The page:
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There are more and more salespeople who have adopted a value-added approach to sales as a means to differentiate themselves from competitors, but few of them put a real dollar value on the value-added benefits and services they provide.

Don’t forget, all benefits are claims, which means they are largely intangible and often difficult for your customer to grasp. When presenting value-added benefits, the proof of their value is even more intangible. The customer is usually not seeking it or paying for it and may not even realize that they exist. However, identifying value-added benefits often requires a number of resources or services. A salesperson must make the value-added benefit as concrete and tangible as possible, and then present it effectively, in a way that decision-makers both understand and appreciate it.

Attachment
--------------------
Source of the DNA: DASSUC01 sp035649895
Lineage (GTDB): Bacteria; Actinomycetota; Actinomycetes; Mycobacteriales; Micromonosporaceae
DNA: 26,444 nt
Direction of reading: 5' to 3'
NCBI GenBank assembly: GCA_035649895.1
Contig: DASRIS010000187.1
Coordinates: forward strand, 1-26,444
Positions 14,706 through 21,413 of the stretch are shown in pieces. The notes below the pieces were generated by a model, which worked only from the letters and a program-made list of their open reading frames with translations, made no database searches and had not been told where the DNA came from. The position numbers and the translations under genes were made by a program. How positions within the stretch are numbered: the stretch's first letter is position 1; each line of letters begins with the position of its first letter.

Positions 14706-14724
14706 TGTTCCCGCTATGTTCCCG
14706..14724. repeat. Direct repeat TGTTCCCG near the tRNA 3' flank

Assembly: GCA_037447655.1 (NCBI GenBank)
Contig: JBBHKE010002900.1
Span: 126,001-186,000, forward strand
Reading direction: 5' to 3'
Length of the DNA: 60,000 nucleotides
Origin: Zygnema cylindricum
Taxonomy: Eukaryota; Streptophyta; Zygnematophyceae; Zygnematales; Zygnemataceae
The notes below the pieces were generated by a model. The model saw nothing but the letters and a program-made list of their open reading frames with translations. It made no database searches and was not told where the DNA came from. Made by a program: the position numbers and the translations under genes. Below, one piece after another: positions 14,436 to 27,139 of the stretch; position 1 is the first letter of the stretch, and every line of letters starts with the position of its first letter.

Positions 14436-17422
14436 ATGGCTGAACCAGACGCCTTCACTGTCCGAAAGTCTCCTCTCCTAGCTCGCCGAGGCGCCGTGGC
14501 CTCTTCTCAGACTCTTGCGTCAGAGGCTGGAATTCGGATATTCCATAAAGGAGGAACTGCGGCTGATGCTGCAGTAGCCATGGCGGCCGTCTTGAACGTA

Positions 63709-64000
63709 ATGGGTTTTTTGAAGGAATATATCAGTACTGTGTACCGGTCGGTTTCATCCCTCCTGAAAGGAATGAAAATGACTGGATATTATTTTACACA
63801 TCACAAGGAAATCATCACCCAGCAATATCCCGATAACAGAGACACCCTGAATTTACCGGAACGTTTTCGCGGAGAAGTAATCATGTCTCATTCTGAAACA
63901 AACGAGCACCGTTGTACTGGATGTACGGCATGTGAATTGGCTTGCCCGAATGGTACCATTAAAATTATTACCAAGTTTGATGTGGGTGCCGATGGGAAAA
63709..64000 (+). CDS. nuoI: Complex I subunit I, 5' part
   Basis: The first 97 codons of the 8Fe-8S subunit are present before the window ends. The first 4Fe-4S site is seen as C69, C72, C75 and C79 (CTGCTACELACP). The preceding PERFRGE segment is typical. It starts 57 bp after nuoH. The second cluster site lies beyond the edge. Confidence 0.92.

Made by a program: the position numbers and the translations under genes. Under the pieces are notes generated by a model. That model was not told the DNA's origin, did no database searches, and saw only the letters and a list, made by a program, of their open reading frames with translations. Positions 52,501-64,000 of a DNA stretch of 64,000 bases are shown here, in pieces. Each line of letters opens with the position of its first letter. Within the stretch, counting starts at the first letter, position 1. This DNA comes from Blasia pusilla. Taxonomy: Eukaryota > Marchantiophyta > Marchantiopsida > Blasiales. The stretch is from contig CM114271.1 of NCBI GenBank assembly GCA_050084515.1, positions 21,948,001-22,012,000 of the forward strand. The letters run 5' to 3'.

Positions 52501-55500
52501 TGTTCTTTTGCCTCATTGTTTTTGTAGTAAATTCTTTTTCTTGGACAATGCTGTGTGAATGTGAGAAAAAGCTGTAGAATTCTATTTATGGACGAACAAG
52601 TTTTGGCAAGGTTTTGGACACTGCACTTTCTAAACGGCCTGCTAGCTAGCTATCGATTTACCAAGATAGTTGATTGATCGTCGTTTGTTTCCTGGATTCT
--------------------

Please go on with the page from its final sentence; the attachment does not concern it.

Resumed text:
With a bit of creativity and some number-crunching, a salesperson should be able to quantify most value-added benefits. Also, while all value-added benefits should be presented and reinforced – including benefits that are difficult to quantify, like relationships and trust – quantified benefits are more visible and leave a positive and lasting impression with the customer. Here are some pointers on quantifying these benefits.